Does radon gas increase risk of childhood leukemia?

Recent research from Denmark suggests that children who live in homes with high radon levels may have an increased risk of developing acute lymphoblastic leukemia (“ALL”) during childhood.  Currently, the risk factors associated with ALL are not well understood.  In fact, genetic conditions and fetal exposure to X-rays are the only known risk factors.  But, this research suggests that elevated levels of radon may increase the risk of ALL during childhood. 

As reported in Reuters Health, “[t]he researchers found that children exposed to ‘intermediate’ levels of radon had a 21 percent higher risk of developing ALL relative to children exposed to the lowest levels of radon. Children with the highest radon exposures had a 63 percent greater risk of ALL relative to those with the least exposure.” 

Okay, so what can you do?  And what the heck is radon?  Radon is a radioactive gas.  Sounds scary, doesn’t it?  Radon is an odorless, tasteless, invisible gas produced by the decay of radium, which in turn is produced by the decay of naturally-occurring uranium present in soil, rock and ground water.   All rocks contain some uranium, although usually just a small amount, between 0.5 and 5 parts per million (“ppm”).  Generally, the uranium content of a soil will be around the same as that of the rock from which the soil was derived.  Some rock types have greater uranium levels.  Correspondingly, their soils will have higher levels as well.  Certain areas in the United States have a higher potential to have elevated radon levels because rocks with higher uranium levels are located in those areas.  

Are you in an area at risk for radon?  The United States Environmental Protection Agency (“EPA”) has developed a map of radon zones that generally classifies areas of the United States into three zones.  The zones give a general prediction of radon levels.  But, you cannot use the map alone to evaluate radon levels in your home.  You must test your home to determine actual levels.  

Testing is pretty cheap.  In California, you can get a kit for $5.  In other states, check your state’s environmental department.  The EPA has a list of state radon contacts.  

It is a good idea to test.  Not only may radon levels be linked with increased risk of ALL, the EPA estimates that radon is the number one cause of lung cancer among non-smokers.   In fact, of all the potential environmental contaminants, radon might pose the greatest risk of cancer.   The recommended action level is 4 picoCuries per liter of air – and the EPA estimates that 1 out of every 15 homes has radon levels about this limit.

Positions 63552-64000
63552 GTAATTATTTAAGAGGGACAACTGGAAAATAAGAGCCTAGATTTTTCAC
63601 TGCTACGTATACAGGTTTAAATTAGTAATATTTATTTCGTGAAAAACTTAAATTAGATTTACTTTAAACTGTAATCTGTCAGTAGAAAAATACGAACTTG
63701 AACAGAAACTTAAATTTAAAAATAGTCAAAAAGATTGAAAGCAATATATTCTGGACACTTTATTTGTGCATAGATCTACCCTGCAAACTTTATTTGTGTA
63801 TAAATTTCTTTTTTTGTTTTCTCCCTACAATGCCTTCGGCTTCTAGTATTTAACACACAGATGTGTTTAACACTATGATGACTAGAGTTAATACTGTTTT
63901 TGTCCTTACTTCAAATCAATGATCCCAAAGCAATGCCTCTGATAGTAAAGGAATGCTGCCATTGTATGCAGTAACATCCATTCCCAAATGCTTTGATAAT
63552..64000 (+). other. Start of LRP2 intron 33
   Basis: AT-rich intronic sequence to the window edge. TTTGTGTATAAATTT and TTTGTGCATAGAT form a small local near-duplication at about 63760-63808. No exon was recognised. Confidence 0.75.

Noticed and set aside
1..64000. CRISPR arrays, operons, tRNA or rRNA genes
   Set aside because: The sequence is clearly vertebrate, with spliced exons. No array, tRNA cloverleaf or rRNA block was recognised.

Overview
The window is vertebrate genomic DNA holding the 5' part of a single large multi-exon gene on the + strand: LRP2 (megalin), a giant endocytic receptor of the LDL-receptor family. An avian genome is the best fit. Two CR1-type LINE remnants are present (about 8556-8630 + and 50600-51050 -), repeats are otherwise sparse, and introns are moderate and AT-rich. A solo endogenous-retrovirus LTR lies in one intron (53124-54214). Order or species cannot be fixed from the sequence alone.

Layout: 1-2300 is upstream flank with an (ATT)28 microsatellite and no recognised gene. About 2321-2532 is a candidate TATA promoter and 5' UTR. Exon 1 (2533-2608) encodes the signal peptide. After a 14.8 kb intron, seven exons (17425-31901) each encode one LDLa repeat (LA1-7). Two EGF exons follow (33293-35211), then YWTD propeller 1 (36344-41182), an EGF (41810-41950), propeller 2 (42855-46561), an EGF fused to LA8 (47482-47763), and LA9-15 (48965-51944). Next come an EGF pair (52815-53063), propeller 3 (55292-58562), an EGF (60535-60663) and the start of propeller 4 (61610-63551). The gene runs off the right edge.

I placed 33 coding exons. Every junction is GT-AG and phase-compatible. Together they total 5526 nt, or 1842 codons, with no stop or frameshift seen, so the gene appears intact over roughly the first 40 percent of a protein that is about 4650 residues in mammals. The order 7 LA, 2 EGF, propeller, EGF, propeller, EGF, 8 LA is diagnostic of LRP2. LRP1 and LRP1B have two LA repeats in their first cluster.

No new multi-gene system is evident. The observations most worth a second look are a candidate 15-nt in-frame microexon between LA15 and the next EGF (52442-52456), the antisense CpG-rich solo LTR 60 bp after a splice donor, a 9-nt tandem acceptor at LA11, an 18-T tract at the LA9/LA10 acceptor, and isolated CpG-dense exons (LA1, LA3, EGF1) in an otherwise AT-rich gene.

Smart Mama’s Simple Steps for Reducing Radon Exposure:

  1. Test your home.  Long term and short term test kits are available.  You can purchase long term test kits for $20.00.  Many states offer free test kits for their residents.  If you buy a kit from a hardware store or online, make sure the test kit is state-certified.  Of course, follow the instructions, including maintaining closed house conditions.  You can also hire a trained contractor to test your home.  Contact your state’s radon office for a list of qualified contractors. 
  2. Check your daycare.  If your infant is placed in a daycare, ask if the building has been checked for radon.  A lot of times daycares are in the basements of buildings, and bottom level rooms and basements are more likely to have high radon levels than other rooms.  Of course, keep in mind that the lung cancer risk from radon exposure is related to both the radon level and the length of time one is exposed.  Consequently, if the exposure time is short, even large radon concentrations may not contribute to a significant risk.
  3. Fix Any Radon Problem.  If the testing determines that radon levels are elevated in your home, then fix the problem.  Radon reduction systems can reduce radon levels in your home by as much as 99%.  EPA recommends that you reduce your radon level if your current radon level exceeds 4 pCi/L.  The EPA recommends fixing your home if one long term test, or two short term tests, show radon concentration levels above 4 pCi/L.  However, there is no safe level of radon established.  EPA also recommends that you consider fixing your home if the radon level detected is above 2 pCi/L.  If you have a radon problem and you decide to fix it, the EPA’s Consumer’s Guide to Radon Reduction has a good discussion of available technologies and applicability to different foundation types.
  4. Fix your water.  If you have determined that elevated levels of radon are present in your drinking water, then you can fix it.  You can remove radon in water before it enters your home with a point of entry system.  Please note that radon in drinking water is rarely a problem in homes that receive municipal water.
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